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The future of transportation in Austin is not on roads, officials say

(Austonia file photo)

What would Austin's roads look like if they were built for all 1 million residents? For starters, there would be a lot fewer cars.

That's what the city planned for when it adopted the Austin Strategic Mobility Plan in 2019—when similar to today, heavy traffic, rapid growth, and safety on roads were at the forefront of concerns in the city. The plan includes implementing Project Connect, a transition toward greener transportation and an emphasis on connecting communities, with the help of Vision Zero.

It is also part of a bigger goal of getting 50% of Austinites to stop driving alone or get off the roads altogether, according to Austin Transportation Systems Development Division Director Cole Kitten.

With rail lines to come and more emphasis on micro-mobility, the city will be able to accommodate a growing population, put money back in their wallets and be eco-friendly.

Lowering traffic deaths

(Vision Zero)

In 2021, 4,480 people were killed on Texas roadways—marking the second-deadliest year in the state since 1981—part of a deadly national trend that led to the deaths of 38,000 Americans.

Austin adopted Vision Zero, a network of cities committed to reducing “people hurt or killed by crashes to zero with street improvements, policy changes and education,” in 2015. So far this year, Austin is up on traffic fatalities with 27 as of Tuesday, compared to 24 this time last year.

While speaking at SXSW 2022, United States Secretary of Transportation Pete Buttigieg said achieving the Vision Zero goal of no roadway fatalities is going to rely on creating equity within local communities, making climate-conscious decisions and taking as many humans out of the driver’s seat as possible, whether it’s AI drivers or implementing widespread public transit.

“The policy frameworks have not fully caught up with the technology—the safety potential for autonomous driving is enormous,” Buttigieg said. “Human drivers do not have a good track record, human drivers killed 38,000 people last year, so the potential is extremely appealing.”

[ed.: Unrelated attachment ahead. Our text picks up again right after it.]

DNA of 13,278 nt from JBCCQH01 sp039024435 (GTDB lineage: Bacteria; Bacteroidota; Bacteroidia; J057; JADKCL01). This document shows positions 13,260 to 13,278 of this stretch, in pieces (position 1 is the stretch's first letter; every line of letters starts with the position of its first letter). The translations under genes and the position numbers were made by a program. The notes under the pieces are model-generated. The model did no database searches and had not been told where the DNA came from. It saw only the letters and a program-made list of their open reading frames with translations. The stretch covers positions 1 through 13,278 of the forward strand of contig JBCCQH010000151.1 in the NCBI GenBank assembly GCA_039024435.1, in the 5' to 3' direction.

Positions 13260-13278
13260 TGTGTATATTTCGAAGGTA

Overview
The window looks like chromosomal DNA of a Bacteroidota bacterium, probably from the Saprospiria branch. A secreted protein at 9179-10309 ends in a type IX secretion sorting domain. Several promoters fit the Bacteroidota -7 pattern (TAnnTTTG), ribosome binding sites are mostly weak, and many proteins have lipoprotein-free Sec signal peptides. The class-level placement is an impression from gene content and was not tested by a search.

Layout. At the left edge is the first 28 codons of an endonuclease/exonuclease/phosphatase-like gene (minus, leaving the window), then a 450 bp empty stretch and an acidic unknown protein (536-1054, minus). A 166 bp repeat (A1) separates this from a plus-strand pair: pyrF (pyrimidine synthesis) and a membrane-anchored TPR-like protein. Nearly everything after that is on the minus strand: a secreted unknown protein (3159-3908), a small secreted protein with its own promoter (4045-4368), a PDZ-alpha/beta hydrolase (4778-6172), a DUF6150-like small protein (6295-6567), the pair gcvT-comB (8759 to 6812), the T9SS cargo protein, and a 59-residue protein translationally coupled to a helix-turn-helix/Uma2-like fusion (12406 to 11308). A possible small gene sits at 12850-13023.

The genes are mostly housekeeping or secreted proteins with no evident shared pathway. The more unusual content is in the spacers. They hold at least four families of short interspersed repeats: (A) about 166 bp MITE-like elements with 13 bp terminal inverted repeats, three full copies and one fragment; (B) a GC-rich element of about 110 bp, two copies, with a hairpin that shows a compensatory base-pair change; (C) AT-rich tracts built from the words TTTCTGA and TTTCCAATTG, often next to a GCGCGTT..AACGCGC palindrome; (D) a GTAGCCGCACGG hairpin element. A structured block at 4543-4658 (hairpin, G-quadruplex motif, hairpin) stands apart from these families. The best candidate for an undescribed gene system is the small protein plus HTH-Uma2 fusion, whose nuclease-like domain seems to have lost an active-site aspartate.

Lowering costs

(Project Connect)

The ASMP is a key part of achieving Vision Zero, as it will create the framework for necessary changes to help hit the goal of getting 50% of Austinites to stop driving alone or get off the roads altogether. Kitten said currently, 74% of Austinites drive alone.

With the implementation of greener infrastructure, safety, affordability and connected communities come hand in hand:

  • Car ownership is extremely costly: The U.S. Department of Transportation Statistics reported transportation was the second-highest cost for American households at a $9,826 price tag in 2020. On the other hand, Austin Transportation Director Robert Spillar said more than half of surveyed Austinites were willing to bike if the route was safe.
  • When people choose not to drive: Kitten said successfully creating alternative transportation to personal vehicles is “all about options.” Austin recently became #1 in the nation for bike lane investments and has seen success with micro-mobility options like scooters.

Climate concerns and electric vehicles

Elon Musk predicts Tesla's Model Y—soon to be made in Austin—will be best-selling car in the world

If the goal is to get people out of cars, where do EVs fit in? Amid lithium shortages and climate concerns surrounding electricity, the reality is that many people need to have a car while living in Texas in 2022.

Buttigieg said he believes the 2020s will be transformative for transportation and views EVs as a means to an end.

“At the utility scale, (EVs are) more efficient, so it is still more efficient, even with a fossil source to turn it into power at a utility generation site,” Buttigieg said. “Track two is to take that trip but don't take it in a car. And that's a mode shift, right?”

Kitten said that gathering up-to-date information and having a long-range plan is essential to getting ahead of growth. Passing Project Connect was a big step toward filling gaps in Austin’s transportation and Kitten said the city has made progress since and will continue toward its goals.

“If everything happens the way it’s envisioned, then people could ultimately choose where to live based on how they can get to where they work without driving a car,” Kitten said.


‘Like speed dating of cats’ at Purr-fecto Cat Lounge
Purr-fecto Cat Lounge

Lina Martinez with her newly adopted cat, Emmanuel, who she renamed Sullivan.

Timmy and Tommy are ready to play.